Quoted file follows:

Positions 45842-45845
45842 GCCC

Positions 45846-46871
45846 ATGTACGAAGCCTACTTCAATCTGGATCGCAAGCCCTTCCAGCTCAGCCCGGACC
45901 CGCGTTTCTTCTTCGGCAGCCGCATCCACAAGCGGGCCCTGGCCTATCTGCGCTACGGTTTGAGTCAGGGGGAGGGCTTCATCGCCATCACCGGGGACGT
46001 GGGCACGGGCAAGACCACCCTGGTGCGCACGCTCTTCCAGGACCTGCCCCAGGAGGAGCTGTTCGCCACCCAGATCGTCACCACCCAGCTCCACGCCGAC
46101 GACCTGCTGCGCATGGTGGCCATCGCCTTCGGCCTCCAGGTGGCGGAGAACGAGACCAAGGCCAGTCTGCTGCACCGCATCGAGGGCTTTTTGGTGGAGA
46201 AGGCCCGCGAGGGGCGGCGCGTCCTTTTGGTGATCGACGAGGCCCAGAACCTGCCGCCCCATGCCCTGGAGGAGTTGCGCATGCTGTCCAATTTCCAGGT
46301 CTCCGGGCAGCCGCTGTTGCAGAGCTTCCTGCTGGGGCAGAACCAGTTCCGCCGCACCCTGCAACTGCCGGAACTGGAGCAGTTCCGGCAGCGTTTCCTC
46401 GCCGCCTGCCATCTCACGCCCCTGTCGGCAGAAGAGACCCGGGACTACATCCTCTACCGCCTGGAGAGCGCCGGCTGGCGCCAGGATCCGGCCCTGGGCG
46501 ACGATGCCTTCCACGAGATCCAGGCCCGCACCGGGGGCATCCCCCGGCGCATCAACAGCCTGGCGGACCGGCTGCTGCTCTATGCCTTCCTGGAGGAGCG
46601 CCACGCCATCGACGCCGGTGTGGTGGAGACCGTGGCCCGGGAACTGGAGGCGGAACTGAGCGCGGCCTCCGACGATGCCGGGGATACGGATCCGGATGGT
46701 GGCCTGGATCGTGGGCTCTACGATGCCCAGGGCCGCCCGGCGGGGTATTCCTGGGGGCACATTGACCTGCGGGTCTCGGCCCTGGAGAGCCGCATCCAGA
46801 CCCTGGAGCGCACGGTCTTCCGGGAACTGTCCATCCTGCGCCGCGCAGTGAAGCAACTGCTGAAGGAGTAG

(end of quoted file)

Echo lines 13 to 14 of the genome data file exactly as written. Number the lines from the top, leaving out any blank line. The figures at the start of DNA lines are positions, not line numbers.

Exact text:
46701 GGCCTGGATCGTGGGCTCTACGATGCCCAGGGCCGCCCGGCGGGGTATTCCTGGGGGCACATTGACCTGCGGGTCTCGGCCCTGGAGAGCCGCATCCAGA
46801 CCCTGGAGCGCACGGTCTTCCGGGAACTGTCCATCCTGCGCCGCGCAGTGAAGCAACTGCTGAAGGAGTAG